Thursday, March 27, 2014

Peter Singer's Argument for Infanticide

Tonight, in one of my MCCC logic classes, I am presenting, as an example of logical argumentation, Peter Singer’s argument for infanticide. (Note: I don't advocate infanticide. But Singer's argument is famous, and followed.)

Singer argues, in his essay “Taking Life: Humans” (1993), that it is morally acceptable to kill, in some cases, disabled infants. (Note: Singer has since refined his views.)

Before I show you the argument, here are some of Singer’s assumptions.

1.   A “person” has self-consciousness.

2.   Fetuses and newborn babies do not possess self-consciousness. They are “merely conscious.”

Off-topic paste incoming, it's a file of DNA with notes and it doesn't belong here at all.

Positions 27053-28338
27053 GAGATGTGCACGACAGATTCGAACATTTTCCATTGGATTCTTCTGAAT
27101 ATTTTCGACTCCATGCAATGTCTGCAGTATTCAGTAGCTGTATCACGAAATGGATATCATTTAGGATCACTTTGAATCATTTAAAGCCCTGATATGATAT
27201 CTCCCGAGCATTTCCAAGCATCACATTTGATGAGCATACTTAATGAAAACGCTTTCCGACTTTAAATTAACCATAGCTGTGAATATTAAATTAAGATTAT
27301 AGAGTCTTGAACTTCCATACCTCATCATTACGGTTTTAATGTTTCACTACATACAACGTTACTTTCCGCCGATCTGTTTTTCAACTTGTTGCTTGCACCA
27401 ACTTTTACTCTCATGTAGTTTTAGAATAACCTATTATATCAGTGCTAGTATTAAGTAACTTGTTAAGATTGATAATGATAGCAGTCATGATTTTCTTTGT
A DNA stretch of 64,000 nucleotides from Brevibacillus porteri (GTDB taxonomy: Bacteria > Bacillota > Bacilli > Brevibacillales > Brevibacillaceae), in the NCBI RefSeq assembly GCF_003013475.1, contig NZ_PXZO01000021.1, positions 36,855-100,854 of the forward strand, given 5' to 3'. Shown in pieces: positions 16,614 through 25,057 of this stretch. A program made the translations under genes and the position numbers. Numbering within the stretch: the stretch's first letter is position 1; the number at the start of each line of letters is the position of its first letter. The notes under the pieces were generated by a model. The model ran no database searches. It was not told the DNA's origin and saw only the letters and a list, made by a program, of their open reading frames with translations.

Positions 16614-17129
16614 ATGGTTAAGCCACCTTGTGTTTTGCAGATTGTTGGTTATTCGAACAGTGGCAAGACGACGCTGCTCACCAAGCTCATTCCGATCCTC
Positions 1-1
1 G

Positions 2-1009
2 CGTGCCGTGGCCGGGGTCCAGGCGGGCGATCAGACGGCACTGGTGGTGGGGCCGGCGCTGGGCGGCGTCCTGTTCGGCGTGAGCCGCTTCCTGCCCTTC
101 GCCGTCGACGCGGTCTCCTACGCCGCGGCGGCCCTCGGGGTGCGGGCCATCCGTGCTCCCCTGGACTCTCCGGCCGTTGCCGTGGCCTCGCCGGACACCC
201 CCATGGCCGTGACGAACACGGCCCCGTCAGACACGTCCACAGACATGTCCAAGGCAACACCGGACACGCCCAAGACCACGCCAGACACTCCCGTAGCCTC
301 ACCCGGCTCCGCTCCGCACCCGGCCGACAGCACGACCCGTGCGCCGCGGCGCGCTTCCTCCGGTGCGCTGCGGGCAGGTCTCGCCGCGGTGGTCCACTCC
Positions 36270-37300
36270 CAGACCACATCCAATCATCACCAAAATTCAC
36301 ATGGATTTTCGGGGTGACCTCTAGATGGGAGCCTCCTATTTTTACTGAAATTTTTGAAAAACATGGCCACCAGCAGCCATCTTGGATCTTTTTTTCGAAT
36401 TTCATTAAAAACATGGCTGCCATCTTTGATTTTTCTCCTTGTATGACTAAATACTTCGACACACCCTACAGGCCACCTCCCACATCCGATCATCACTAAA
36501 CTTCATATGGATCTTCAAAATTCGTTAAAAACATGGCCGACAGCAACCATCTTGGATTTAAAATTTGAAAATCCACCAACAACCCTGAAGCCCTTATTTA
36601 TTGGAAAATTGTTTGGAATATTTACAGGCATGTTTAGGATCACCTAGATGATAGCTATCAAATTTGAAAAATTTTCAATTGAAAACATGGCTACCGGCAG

a. “The fact that a being is a human being, in the sense of a member of the species Homo sapiens, is not relevant to the wrongness of killing it; it is, rather, characteristics like rationality, autonomy, and self-consciousness that make a difference. Infants lack these characteristics. Killing them, therefore, cannot be equated with killing normal human beings, or any other self-conscious beings.”
4.   “Killing a self-conscious being is a more serious matter than killing a merely conscious being. Killing a disabled infant is not morally equivalent to killing a person. Very often it is not wrong at all.”

5.   Being a member of the human species is irrelevant to a baby’s moral status.

6.   A parent may want to “replace” (the “replaceability thesis”) their defective baby with another baby, hopefully to be born.

Singer’s argument in his own words reads:

Or reframed this way.
1.   If we can morally kill a disabled fetus that has no self-consciousness, it follows that we can morally kill a disabled infant that has no self-consciousness.
2.   We can morally kill a disabled fetus that has no self-consciousness.
3.   Therefore, we are morally justified in killing a disabled infant that has no self-consciousness.